Earthquake Hazards Reduction Program (NEHRP). Vol. 68, No. 56 (24 March 2003): p. 14258-14259.

MMS. Meeting announcement of the Outer Continental Shelf Scientific Committee of the Minerals Management Advisory Board on April 22nd in Anchorage, AK. Vol. 68, No. 58 (26 March 2003): p. 14696-14697.

New Material on Web Site

The following updates and reports were added to the Government Affairs portion of AGI's web site http://www.agiweb.org/gap since the last monthly update:

  • Special Update: President's FY 2004 Budget Request: NASA, NOAA, Smithsonian & EPA (3-31-03)
  • Fiscal Year 2004 Appropriations Hearings (3-24-03)
  • Energy Policy Overview (3-21-03)
  • Energy Policy Hearing Summaries (3-14-03)
  • Mercury Policy (3-12-03)
  • Asbestos Policy (3-12-03)
  • Fossils and Public Lands (3-11-03)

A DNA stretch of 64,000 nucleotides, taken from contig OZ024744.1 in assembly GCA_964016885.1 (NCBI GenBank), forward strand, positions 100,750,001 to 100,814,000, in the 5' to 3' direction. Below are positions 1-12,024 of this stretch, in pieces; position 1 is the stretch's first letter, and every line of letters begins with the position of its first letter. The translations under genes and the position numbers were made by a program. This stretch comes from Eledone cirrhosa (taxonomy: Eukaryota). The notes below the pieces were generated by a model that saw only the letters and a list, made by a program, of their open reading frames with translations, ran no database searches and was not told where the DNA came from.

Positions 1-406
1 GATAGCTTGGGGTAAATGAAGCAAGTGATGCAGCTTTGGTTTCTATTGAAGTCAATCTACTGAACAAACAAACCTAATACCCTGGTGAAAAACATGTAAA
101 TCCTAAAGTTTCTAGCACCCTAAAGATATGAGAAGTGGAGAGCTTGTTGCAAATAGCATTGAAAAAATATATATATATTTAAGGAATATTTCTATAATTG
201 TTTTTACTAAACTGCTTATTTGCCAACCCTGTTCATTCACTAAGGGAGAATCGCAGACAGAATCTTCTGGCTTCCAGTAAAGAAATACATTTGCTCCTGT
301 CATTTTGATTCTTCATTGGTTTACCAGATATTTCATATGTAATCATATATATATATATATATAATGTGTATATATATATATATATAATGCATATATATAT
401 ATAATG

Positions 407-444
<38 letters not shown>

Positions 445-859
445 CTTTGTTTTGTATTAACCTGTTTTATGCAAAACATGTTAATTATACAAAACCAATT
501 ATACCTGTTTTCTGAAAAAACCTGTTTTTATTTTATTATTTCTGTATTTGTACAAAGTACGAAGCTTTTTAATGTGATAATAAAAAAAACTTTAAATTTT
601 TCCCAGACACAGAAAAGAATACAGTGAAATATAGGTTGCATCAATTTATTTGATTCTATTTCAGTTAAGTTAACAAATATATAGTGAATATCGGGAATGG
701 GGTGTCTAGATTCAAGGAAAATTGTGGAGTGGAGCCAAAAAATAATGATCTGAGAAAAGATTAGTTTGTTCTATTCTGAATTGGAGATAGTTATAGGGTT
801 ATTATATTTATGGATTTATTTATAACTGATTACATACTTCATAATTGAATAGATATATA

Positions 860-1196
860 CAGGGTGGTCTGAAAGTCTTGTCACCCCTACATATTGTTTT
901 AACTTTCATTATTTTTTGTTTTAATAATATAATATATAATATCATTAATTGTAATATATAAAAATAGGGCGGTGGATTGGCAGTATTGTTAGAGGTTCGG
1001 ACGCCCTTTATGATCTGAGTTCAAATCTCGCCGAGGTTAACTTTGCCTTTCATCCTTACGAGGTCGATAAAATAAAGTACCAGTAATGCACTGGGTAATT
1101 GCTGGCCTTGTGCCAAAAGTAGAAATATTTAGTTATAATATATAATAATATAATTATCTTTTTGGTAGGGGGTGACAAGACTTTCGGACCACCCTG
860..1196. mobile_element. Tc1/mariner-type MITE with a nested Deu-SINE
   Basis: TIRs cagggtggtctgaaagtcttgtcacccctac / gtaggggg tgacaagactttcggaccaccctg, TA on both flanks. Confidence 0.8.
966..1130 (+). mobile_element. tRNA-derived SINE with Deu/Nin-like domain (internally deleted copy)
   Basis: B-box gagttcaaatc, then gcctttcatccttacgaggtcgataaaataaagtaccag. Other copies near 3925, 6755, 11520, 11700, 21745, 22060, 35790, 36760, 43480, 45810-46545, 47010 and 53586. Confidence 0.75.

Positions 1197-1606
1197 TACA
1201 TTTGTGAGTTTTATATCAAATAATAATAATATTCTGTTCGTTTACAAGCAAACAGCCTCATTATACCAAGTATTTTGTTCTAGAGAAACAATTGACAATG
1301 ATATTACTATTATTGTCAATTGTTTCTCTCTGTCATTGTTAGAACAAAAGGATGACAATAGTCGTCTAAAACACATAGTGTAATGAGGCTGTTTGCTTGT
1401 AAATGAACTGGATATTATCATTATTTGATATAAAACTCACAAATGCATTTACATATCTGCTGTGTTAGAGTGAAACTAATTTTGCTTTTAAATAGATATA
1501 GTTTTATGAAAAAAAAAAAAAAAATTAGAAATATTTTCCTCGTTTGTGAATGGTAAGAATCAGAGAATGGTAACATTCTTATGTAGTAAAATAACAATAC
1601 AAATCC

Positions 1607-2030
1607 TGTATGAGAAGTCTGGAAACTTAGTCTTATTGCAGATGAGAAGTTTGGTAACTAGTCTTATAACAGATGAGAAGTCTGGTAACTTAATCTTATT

• National Earthquake Hazards Reductions Program (3-10-03)
  • Clean Air Issues: New Source Review (3-10-03)
  • NSF Report: Complex Environmental Systems: Synthesis for Earth, Life, and Society in the 21st Century (3-10-03)

Monthly review prepared by Margaret A. Baker, David Applegate, and AGI/AAPG Geoscience Policy Intern Charna Meth.

Sources: American Geophysical Union, Association of American State Geologists, Department of the Interior, Environmental Protection Agency, E&E Daily, Federal Register, Geotimes, Greenwire, House and Senate Budget Committees, House Science Committee, Library of Congress, National Academy of Science, Senate Energy and Natural Resources Committee, Washington Post.

Please send any comments or requests for information to AGI Government Affairs Program.

Posted April 7, 2003